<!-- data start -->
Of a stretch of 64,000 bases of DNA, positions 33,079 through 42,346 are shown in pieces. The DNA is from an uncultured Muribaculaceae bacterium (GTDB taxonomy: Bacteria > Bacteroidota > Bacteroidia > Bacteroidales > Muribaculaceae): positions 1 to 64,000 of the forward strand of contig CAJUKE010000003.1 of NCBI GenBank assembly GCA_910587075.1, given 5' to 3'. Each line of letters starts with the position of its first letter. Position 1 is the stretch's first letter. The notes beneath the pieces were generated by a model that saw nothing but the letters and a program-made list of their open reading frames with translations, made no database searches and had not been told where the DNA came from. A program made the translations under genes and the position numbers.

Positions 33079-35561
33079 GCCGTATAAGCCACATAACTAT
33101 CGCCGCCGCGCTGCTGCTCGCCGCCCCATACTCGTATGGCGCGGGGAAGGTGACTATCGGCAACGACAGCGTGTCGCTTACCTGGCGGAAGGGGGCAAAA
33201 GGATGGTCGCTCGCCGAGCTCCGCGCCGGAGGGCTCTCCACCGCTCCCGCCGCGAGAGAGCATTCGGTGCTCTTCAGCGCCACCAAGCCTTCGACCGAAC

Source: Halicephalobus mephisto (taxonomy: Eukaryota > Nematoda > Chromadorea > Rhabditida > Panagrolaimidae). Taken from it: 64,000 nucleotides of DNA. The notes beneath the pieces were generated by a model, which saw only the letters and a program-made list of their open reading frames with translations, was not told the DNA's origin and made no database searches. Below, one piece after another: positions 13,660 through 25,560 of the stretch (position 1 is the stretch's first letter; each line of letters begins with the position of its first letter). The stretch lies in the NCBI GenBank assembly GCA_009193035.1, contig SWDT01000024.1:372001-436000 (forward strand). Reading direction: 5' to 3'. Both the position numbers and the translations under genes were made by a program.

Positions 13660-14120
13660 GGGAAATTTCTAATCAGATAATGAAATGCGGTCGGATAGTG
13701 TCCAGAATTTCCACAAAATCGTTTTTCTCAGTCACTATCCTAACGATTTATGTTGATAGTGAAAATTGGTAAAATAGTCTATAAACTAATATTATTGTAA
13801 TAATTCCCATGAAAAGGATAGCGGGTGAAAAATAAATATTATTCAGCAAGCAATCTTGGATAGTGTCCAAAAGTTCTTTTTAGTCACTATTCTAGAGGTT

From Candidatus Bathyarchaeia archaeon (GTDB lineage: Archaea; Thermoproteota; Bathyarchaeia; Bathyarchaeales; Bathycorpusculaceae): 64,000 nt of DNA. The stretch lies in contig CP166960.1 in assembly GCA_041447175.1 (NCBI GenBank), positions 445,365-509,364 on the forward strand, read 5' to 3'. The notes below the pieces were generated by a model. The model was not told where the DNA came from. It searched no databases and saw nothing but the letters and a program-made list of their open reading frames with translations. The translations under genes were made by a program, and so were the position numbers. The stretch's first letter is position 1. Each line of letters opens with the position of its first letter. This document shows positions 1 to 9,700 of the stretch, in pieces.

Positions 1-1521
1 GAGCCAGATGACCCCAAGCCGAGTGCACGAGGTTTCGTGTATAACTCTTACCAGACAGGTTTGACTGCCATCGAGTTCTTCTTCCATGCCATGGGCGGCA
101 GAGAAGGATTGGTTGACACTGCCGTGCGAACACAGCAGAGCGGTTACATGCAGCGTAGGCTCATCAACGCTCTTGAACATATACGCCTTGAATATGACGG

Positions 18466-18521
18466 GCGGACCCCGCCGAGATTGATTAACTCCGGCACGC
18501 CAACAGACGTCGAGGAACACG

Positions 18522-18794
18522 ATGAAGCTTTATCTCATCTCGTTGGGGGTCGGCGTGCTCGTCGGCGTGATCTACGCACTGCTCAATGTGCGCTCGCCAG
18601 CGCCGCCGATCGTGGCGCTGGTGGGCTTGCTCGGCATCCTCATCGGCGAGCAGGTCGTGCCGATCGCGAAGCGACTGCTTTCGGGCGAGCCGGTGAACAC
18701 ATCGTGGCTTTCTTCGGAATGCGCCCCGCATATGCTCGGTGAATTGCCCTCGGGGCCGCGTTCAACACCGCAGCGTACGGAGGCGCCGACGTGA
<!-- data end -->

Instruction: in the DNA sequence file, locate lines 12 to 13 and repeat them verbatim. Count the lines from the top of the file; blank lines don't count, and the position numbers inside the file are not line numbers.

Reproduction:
Positions 1-1521
1 GAGCCAGATGACCCCAAGCCGAGTGCACGAGGTTTCGTGTATAACTCTTACCAGACAGGTTTGACTGCCATCGAGTTCTTCTTCCATGCCATGGGCGGCA